Ukraine (/juːˈkreɪn/; Ukrainian: Україна, tr. Ukrayina[ukrɑˈjinɑ]) is a sovereign state in Eastern Europe, bordered by Russia to the east and northeast, Belarus to the northwest, Poland and Slovakia to the west, Hungary, Romania, and Moldova to the southwest, and the Black Sea and Sea of Azov to the south and southeast, respectively. Ukraine is currently in territorial dispute with Russia over the Crimean Peninsula which Russia invaded and annexed in 2014 but which Ukraine and most of the international community recognise as Ukrainian. Including Crimea, Ukraine has an area of 603,628 km2 (233,062 sq mi), making it the largest country entirely within Europe and the 46th largest country in the world, and a population of about 44.5 million, making it the 32nd most populous country in the world.
The territory of modern Ukraine has been inhabited since 32,000 BC. During the Middle Ages, the area was a key centre of East Slavic culture, with the powerful state of Kievan Rus' forming the basis of Ukrainian identity. Following its fragmentation in the 13th century, the territory was contested, ruled and divided by a variety of powers, including Lithuania, Poland, the Ottoman Empire, Austria-Hungary, and Russia. A Cossack republic emerged and prospered during the 17th and 18th centuries, but its territory was eventually split between Poland and the Russian Empire, and later submerged fully into Russia. Two brief periods of independence occurred during the 20th century, once near the end of World War I and another during World War II, but both occasions would ultimately see Ukraine's territories conquered and consolidated into a Soviet republic, a situation that persisted until 1991, when Ukraine gained its independence from the Soviet Union in the aftermath of its dissolution at the end of the Cold War. Before its independence, Ukraine was typically referred to in English as "The Ukraine", but sources since then have moved to drop "the" from the name of Ukraine in all uses.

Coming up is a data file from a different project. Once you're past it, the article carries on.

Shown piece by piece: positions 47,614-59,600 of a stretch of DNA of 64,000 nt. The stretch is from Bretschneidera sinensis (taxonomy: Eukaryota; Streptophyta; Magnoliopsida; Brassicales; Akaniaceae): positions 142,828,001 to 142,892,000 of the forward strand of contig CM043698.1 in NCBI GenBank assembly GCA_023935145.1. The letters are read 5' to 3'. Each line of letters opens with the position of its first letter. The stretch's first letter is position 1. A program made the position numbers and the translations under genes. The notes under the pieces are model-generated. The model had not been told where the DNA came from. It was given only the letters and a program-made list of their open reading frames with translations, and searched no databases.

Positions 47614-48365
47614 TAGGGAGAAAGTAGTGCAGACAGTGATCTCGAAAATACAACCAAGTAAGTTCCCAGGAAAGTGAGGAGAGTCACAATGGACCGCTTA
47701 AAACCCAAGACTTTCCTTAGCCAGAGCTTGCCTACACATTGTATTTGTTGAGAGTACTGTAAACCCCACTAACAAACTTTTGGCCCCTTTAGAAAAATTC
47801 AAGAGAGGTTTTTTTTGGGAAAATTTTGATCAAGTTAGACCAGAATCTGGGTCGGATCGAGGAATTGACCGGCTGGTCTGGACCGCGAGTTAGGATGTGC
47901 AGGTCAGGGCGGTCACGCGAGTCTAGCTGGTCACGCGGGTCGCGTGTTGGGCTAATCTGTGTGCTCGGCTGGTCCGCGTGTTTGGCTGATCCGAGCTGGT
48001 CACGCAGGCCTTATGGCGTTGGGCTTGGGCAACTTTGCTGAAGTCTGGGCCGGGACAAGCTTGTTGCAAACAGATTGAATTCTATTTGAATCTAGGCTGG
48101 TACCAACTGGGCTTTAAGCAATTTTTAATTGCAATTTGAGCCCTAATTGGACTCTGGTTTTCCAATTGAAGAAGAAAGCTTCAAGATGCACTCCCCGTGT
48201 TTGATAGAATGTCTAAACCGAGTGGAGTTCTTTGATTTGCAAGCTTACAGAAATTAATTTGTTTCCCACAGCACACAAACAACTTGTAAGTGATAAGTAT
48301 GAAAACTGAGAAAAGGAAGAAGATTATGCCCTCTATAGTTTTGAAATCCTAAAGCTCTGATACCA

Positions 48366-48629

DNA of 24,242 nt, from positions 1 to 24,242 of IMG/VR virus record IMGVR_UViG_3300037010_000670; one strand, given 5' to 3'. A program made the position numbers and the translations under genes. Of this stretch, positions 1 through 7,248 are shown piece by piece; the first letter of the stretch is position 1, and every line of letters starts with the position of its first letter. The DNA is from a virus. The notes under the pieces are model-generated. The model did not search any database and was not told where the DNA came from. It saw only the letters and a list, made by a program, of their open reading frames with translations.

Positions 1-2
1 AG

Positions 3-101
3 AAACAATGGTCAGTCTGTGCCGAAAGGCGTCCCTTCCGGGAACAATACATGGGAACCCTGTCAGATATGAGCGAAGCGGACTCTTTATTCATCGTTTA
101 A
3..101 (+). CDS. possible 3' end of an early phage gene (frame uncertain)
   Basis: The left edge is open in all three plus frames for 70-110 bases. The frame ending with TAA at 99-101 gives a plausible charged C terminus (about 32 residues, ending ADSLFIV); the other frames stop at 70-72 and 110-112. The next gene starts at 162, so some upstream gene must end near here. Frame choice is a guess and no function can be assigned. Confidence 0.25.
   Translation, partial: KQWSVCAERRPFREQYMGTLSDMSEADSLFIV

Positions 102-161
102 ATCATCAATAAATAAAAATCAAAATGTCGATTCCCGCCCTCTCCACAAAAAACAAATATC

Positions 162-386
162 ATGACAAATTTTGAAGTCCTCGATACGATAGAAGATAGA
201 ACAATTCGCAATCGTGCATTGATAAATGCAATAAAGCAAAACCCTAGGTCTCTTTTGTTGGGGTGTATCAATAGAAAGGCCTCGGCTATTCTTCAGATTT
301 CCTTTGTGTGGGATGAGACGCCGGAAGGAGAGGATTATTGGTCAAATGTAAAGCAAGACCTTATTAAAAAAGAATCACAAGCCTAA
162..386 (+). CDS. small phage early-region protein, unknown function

Following independence, Ukraine declared itself a neutral state, but nonetheless formed a limited military partnership with the Russian Federation, other CIS countries and a partnership with NATO since 1994. In the 2000s, the government began leaning towards NATO, and a deeper cooperation with the alliance was set by the NATO-Ukraine Action Plan signed in 2002. It was later agreed that the question of joining NATO should be answered by a national referendum at some point in the future. Former President Viktor Yanukovych considered the current level of co-operation between Ukraine and NATO sufficient, and was against Ukraine joining NATO. In 2013, protests against the government of President Yanukovych broke out in downtown Kiev after the government made the decision to suspend the Ukraine-European Union Association Agreement and seek closer economic ties with Russia. This began a several-months-long wave of demonstrations and protests known as the Euromaidan, which later escalated into the 2014 Ukrainian revolution that ultimately resulted in the overthrowing of Yanukovych and the establishment of a new government. These events precipitated the annexation of Crimea by Russia in March 2014, and the War in Donbass in March 2014; both are still ongoing as of August 2016. On 1 January 2016, Ukraine joined the Deep and Comprehensive Free Trade Area with the European Union.
Ukraine has long been a global breadbasket because of its extensive, fertile farmlands, and it remains one of the world's largest grain exporters. The diversified economy of Ukraine includes a large heavy industry sector, particularly in aerospace and industrial equipment.
Ukraine is a unitary republic under a semi-presidential system with separate powers: legislative, executive, and judicial branches. Its capital and largest city is Kiev. Ukraine maintains the second-largest military in Europe, after that of Russia, when reserves and paramilitary personnel are taken into account. The country is home to 42.5 million people (excluding Crimea). 77.8% of whom are Ukrainians by ethnicity, followed by a sizeable minority of Russians (17.3%) as well as Romanians/Moldovans, Belarusians, Crimean Tatars, Bulgarians, and Hungarians. Ukrainian is the official language of Ukraine; its alphabet is Cyrillic. The dominant religion in the country is Eastern Orthodoxy, which has strongly influenced Ukrainian architecture, literature and music.